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Explained: Xi Jinping’s economic revamp amid China's widening wealth gap

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After a decade of rule, Xi Jinping’s China is on its way to becoming the world’s biggest economy, eliminating extreme poverty. But incomes have stagnated and a huge education gap has opened up, leading to a call for 'common prosperity' by the canny supremo.

Explained: Xi Jinping’s economic revamp amid China's widening wealth gap
After taking over as the President of China, Xi Jinping promised to lead the country into a “great rejuvenation.” Almost a decade later, China is on its way to becoming the world’s biggest economy, eliminating extreme poverty. However, incomes have stagnated, especially at the lower end.
Social inequality
While China focused on economic growth, social equality took a backseat. The benefits of the economic boom have not been distributed evenly in China. According to a Bloomberg report, China’s richest 20 percent earn 10 times more than the poorest 20 percent. This gap, much wider than that seen in US, Germany and France, has remained stagnant since 2015. The report added that more than 600 million people in China earned 12,000 yuan ($1,858) or less annually.
Meanwhile, the number of billionaires in China grew to 81 on Bloomberg’s ranking of the world’s 500 richest people, a number that is significantly more than many countries.
Similarly, a Credit Suisse Group AG report showed that in 2020, the top 1 percent in China owned nearly 30 percent of the nation’s wealth. This is similar to Western economies such as the US where the share of wealth with the top 1 percent was 35 percent during the same period.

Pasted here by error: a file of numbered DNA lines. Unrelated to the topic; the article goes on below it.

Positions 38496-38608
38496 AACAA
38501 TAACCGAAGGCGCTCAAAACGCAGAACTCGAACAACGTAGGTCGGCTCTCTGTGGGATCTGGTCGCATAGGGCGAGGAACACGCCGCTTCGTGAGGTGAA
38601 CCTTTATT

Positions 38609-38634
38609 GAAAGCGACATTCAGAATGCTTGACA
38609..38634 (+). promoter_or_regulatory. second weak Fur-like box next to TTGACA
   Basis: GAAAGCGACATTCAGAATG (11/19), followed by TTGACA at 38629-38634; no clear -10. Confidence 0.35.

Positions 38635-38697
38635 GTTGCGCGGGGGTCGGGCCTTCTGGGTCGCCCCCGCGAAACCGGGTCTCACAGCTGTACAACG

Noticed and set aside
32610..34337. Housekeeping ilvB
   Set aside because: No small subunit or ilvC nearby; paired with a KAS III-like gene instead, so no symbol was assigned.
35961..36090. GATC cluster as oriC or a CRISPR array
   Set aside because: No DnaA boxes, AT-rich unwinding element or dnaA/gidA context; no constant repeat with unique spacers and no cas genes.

A Wall Street Journal report says the COVID-19 pandemic widened the economic gap in China, with the more than 600 million Chinese people earning an average monthly income of less than $140.
Xi’s call for common prosperity
In 2012, Xi said: “Common prosperity is the fundamental principle of socialism with Chinese characteristics.” Xi’s call for common prosperity promoted a sweeping overhaul through regulation and distribution of wealth, including a crackdown on technology giants and aggressive property market interventions.
Despite the move, declining relative social mobility, which contradicts the communist ideal of breaking down class distinctions, continued to grow in China, threatening social and political stability.
Xi’s rationale
There is a growing disenchantment and intolerance of inequality among the youth in China.
“It wasn’t easy for my parents to send me to college. However, it now feels nearly impossible for me to climb up the social ladder further,” 23-year-old Long Lin, who earns $1,080 a month, told WSJ.
One of the reasons behind the discontent is the rising property prices. Those who bought realty early have generated an enormous pool of wealth, while those who are starting now feel priced out.
According to real estate brokerage firm Colliers International, the average price of a house in China in June is nearly 25 times more than the average annual household disposable income in Beijing and 20 times in Shanghai.
Another reason behind the growing discontent is disparity in education. A study by AXA Investment Managers revealed that families in top-tier cities of China spent a quarter of their income on tutoring their wards and those living in rural areas had scant opportunities.
Statistics reveal that while 22 percent students at Tsinghua University in 1990 were from rural China, only 10.2 percent enrolled from those areas in 2016.
“Xi has a low tolerance for outcomes that directly cause a lot of ordinary Chinese to suffer, because that would create serious risks to political stability and party legitimacy,” Neil Thomas, Eurasia Group’s analyst, told Bloomberg, adding that above all Xi was determined to protect the Communist Party itself.
What are the challenges?
Apart from inequality, Xi is shaking up policies to ensure China is less dependent on debt, monopolies and fossil fuels so that the ordinary citizens are not burdened with higher power bills, lost savings and fewer jobs.
The economic policy reforms emphasise on "gradual and orderly progress" in achieving common prosperity.
According to Xi, the goal was to usher in social harmony through the growth of the middle class. This requires a stronger public sector and improved social safety net, he said.
However, China is yet to figure out how it will work. “We have a complete solution to the problem of poverty, but we still have to explore and accumulate experience in the issue of how to get rich,” Xi said.
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